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Report On The Fairtrade Foundation On Bananas

Introduction

The Fairtrade Foundation is a charity organization in the United Kingdom that aims to empower less disadvantaged producers in developing countries. According to Raynolds, 2015, the organization majors in various products such as tea, coffee, flowers, gold, fruits, and juices. This report was prepared to focus on bananas as one of the products that the Fairtrade Foundation provides. Research was carried out on banana production, and a report was compiled. The report is going to highlight and expound on the various producer organizations, sales, impact, and the challenges faced in the production of bananas.

Producer Organisations

After the research, it was found that bananas are one of the major fruits produced by the Fairtrade Foundation, and they are majorly planted by small-scale farmers in tropical areas. There are also large banana plantations with hired laborers who work on the farms in order to produce bananas for commercial purposes. For instance, Banafair is an organization that imports bananas into Germany, which are later labeled with the Fairtrade organization before selling them. The organizations are required to meet the social, economic, and environmental standards of the Fairtrade Foundation. These standards include standards for importers, contracts, and different products (Rocklinsberg & Sandin, 2013). For instance, banana plantations should not have forced or child labor. Among the major countries that were found to be banana producers are Colombia, Peru, The Dominican Republic, Ghana, The Windward Islands, and Ecuador.

According to the 2015 Fairtrade Monitoring and Impact Report, there are around 11600 small-scale farmers for bananas and 10100 workers in large banana farms. All these are represented in 123 producer organizations. There is an overall of 35,600 hectares of land that are under Fairtrade banana certification.

The Fairtrade producer organizations are structured in such a way that they have to adhere to the stipulated principles of the organizations. First, the organizations need to be registered with the Fairtrade Foundation for them to be certified. The organizations are based on the principle of providing opportunities for the less privileged producers (Reynolds & Bennett, 2015). They should also advocate for transparency and accountability in their managerial and commercial activities. In this, the employees, producers, and members of the organization need to be involved in making decisions and providing the necessary financial information.

The third principle entails fair trading practices in the pricing of products. Fair trading practices entail giving reasonable payments to the producers so they can afford a decent living standard. They also need to provide fair payment of wages to their workers and ensure that there is no forced or child labor. Besides, the organizations are required to ensure gender equity, good working conditions, freedom of association, and environmental friendliness when the farm inputs are applied (Reynolds & Bennett, 2015).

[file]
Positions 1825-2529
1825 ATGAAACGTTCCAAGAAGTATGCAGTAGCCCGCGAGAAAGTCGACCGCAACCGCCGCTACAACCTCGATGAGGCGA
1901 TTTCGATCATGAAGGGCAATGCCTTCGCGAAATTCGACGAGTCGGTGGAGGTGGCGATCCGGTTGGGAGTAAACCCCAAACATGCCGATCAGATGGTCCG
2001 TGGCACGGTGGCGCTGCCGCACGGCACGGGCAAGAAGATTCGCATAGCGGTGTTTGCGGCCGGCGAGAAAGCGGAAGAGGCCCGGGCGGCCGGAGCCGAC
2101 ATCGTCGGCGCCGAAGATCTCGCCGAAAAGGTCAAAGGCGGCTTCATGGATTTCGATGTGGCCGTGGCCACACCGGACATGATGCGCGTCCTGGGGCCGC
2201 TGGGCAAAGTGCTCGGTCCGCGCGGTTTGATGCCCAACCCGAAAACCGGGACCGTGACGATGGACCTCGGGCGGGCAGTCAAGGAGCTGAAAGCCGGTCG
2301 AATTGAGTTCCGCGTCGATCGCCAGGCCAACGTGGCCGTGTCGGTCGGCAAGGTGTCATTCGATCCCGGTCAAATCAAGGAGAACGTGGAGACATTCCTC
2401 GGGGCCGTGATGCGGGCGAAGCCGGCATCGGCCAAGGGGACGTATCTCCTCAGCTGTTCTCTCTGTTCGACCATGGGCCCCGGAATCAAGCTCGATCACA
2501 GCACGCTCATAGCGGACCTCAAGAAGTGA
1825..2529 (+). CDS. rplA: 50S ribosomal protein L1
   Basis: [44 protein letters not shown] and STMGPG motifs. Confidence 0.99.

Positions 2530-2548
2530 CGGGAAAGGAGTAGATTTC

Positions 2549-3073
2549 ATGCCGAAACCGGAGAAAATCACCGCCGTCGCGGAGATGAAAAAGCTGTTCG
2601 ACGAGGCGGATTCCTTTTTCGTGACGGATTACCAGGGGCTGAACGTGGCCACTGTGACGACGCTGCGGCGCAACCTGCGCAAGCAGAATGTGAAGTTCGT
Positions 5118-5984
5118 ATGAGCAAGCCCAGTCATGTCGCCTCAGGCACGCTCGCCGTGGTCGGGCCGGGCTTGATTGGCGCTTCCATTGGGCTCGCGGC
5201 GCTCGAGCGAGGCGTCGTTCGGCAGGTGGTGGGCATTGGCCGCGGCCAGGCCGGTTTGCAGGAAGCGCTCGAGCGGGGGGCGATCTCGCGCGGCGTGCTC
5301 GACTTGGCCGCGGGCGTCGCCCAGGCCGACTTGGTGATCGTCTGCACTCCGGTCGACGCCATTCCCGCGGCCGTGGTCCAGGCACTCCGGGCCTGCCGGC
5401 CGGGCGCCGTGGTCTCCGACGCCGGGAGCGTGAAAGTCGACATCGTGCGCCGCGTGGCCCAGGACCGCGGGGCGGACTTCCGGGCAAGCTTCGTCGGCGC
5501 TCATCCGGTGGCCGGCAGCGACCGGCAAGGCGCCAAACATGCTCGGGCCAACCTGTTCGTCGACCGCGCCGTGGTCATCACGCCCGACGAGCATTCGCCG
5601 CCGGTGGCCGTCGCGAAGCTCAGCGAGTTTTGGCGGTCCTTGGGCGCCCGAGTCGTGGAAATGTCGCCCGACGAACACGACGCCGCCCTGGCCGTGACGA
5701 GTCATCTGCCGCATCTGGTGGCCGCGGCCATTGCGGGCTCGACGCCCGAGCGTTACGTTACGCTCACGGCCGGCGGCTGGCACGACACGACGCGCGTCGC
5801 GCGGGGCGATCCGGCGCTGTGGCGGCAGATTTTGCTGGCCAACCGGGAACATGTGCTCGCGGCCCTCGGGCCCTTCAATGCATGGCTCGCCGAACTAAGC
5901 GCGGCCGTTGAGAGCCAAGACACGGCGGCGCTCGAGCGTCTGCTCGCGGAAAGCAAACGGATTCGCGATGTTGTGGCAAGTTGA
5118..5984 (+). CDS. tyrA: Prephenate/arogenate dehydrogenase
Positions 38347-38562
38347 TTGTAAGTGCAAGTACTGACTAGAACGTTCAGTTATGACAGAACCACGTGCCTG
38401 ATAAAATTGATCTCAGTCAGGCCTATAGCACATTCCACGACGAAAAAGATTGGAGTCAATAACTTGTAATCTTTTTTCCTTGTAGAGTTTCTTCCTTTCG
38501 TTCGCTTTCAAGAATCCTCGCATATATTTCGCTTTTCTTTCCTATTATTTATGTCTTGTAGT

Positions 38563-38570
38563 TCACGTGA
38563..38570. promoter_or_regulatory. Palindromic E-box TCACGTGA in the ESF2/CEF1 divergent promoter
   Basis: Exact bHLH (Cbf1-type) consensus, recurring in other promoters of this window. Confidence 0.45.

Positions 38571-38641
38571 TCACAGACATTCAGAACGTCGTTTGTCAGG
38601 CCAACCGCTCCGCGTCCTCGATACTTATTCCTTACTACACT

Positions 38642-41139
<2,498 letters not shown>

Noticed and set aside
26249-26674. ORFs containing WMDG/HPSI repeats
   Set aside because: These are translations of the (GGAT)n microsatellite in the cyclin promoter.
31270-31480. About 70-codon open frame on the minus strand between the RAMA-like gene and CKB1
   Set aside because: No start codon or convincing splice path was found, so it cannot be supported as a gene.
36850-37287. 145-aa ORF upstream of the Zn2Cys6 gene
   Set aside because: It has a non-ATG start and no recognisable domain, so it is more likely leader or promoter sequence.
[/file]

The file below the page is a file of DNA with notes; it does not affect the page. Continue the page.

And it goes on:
When hiring workers, organizations are required not to discriminate between genders. Both men and women should be given equal pay and also given the freedom of association with each other. Resources should be freely accessed by both genders, and their grievances should be equally addressed. The needs of special groups of people, such as the disabled and expectant women, should be sufficiently addressed by the management of the organization (Rocklinsberg & Sandin, 2013).

Lastly, organizations need to provide space to build their capacity. This is done through the provision of training programs for their workers so that they may acquire better skills in the production of bananas. This will enable Fairtrade to provide quality products to buyers at reasonable prices. Through these principles, the Fairtrade Foundation is able to work well with the organizations and ensure that every individual need of both the producer, worker, and consumer is met.

Sales

It was found out that Fairtrade bananas are usually sold in supermarkets and to food companies. Fairtrade farmers usually have an approximate sale of 460,000 metric tonnes of bananas every year, of which 89% of the sales come from Colombia, Ecuador, Peru, and The Dominican Republic. Fairtrade farmers usually receive an approximate amount of 19 million sterling pounds of premium payments every year. This translates to 60% of the total production volume on the Fairtrade terms. In the United Kingdom, one out of four bananas sold is a Fairtrade brand, while in Switzerland, one out of three bananas sold is branded by the Fairtrade Foundation (Rocklinsberg & Sandin, 2013).

Fairtrade Foundation has managed to secure ready market outlets for its producers. For instance, three supermarkets in the United Kingdom exclusively sell bananas that are branded by the Fairtrade Foundation. In this way, the banana Producers registered under the Fairtrade Foundation are able to have a secure market and, therefore, secure income.